7 Best Practices for Customer Onboarding

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Inci Vardar
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Like most journeys, the customer journey starts with a hearty “Welcome on board!” Even though the onboarding process comes at the very beginning, your approach at this point will determine if the journey will be a bumpy one that ends with churn or proceed delightfully – and even lead to loyalty. That’s why the process requires a sound strategy and a definitive process flow. 

Customer onboarding can be as simple as a sign-up, or it can take months to implement because of data integrations, project plans, system adaptations, and so on. It is best to keep the process as short as possible because the customer isn’t using your product yet during onboarding. This step lays the foundation for product adoption.

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What Is Customer Onboarding?

Customer onboarding is the process where you guide your new customers toward the desired outcome – which is eventually proving your product’s value and persuading the customer to use it as frequently as possible. It is a broad definition because customer onboarding comes in different styles, such as emails, product tours, pop-ups, etc. It aims to provide the steps to commence and sustain a successful customer journey. Sign-up, product activation, first use, accessing tips and support, and getting feedback are all part of an onboarding process. 

The process mainly nurtures the customer with various information necessary to use the product effectively. It starts with welcoming the customers and helping them feel at home while making them feel good about themselves for their smart purchase. 

image 5Successful customer onboarding helps initiate a smooth customer journey” written on a billboard on the road.

Why Is Customer Onboarding Important?

Business, especially SaaS, is a competitive domain and your churn rates define your success as customer acquisition. Getting new customers requires a tremendous amount of effort and money. Still, it is a waste of valuable sources if you can’t keep the users from neglecting your product and eventually leaving

You introduce yourself to potential customers with your marketing efforts and promise them things. Successful customer onboarding tells the customer that you have the means to deliver on your promise. With a sensibly designed customer onboarding process flow, you help the customer achieve specific tasks by using your product and reaping the benefits on the spot.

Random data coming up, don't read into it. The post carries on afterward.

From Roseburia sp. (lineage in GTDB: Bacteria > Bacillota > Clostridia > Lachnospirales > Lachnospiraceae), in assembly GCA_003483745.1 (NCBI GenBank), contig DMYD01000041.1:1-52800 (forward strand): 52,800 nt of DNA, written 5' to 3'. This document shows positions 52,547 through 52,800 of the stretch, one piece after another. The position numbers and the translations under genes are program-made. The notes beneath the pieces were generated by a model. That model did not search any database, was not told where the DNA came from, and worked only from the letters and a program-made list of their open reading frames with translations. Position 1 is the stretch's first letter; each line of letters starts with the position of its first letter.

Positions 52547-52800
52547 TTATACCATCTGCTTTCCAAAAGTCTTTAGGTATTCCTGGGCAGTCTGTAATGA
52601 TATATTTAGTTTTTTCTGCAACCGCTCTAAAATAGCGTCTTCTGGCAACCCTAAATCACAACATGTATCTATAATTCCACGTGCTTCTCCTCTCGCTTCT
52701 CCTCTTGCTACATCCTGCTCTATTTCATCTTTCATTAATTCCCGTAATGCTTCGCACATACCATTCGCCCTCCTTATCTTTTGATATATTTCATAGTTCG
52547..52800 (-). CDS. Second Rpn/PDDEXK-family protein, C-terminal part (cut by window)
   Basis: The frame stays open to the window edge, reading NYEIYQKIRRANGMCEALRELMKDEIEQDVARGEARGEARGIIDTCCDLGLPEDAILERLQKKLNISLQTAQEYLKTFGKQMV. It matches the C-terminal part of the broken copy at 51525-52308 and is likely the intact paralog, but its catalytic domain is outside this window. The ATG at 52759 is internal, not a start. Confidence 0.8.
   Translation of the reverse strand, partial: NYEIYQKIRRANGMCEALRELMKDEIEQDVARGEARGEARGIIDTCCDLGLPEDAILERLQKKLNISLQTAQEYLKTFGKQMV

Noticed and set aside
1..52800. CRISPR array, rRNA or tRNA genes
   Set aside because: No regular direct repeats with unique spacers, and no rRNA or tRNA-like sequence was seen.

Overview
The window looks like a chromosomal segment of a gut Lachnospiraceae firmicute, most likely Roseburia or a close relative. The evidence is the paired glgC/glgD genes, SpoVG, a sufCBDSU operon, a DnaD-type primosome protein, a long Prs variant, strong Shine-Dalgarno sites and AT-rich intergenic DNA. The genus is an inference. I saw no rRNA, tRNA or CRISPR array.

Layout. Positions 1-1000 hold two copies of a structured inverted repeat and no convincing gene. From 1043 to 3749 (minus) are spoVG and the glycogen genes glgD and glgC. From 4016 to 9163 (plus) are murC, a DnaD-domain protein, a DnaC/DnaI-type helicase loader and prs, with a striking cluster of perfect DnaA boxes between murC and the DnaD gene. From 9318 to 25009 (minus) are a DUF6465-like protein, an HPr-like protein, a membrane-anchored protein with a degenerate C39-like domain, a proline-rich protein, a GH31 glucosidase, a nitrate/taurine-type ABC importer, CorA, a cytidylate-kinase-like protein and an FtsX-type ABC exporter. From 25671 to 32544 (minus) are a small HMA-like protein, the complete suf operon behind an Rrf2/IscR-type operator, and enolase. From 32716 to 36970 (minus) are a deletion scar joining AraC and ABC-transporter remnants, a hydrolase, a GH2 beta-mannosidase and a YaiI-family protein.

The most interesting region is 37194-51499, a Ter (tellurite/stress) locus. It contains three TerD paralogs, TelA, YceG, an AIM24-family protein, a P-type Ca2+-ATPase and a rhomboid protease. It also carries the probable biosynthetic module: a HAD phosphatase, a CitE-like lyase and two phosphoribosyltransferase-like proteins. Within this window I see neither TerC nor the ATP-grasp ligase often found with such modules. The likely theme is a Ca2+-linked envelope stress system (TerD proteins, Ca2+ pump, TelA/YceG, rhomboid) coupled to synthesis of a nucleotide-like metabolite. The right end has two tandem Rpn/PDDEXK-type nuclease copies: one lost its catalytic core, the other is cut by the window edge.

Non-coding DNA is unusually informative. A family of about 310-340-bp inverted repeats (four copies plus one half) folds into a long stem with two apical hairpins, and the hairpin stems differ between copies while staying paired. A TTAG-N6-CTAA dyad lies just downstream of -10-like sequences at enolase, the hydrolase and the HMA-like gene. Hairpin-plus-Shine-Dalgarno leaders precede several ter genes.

How to Design a Customer Onboarding Process Flow

When designing a customer onboarding framework, you need to keep three things in mind:

The main rules of successful customer onboarding.
The main rules of successful customer onboarding.

A successful onboarding process needs to keep your customers engaged with the product and encourage them to adopt it as a part of their routine. During the process, the customer success manager and the customer must take action. The process flow should clearly display these actions and when they need to be taken, along with their status. 

In order to create a customer onboarding process flow, you need to define goals and their corresponding value offers, a timeline of the process and adoption milestones, and tasks for clients and customer success managers (such as sharing access or providing feedback). If the process is too complex, customer support becomes essential to onboarding.

Let’s take a look at some steps and best practices.

Best Practices for Customer Onboarding

Define Expectations

What can the customers do with your product, and what do they actually need it for? These questions lead to two different outcomes. If you know what success means to your customer, you can highlight the product features that meet a specific need. This knowledge comes from the new customer’s answers to your questions or you can derive information by collecting and analyzing data from your existing customers. Knowing why they prefer your product can help you create different value proposals and design customized customer onboarding frameworks.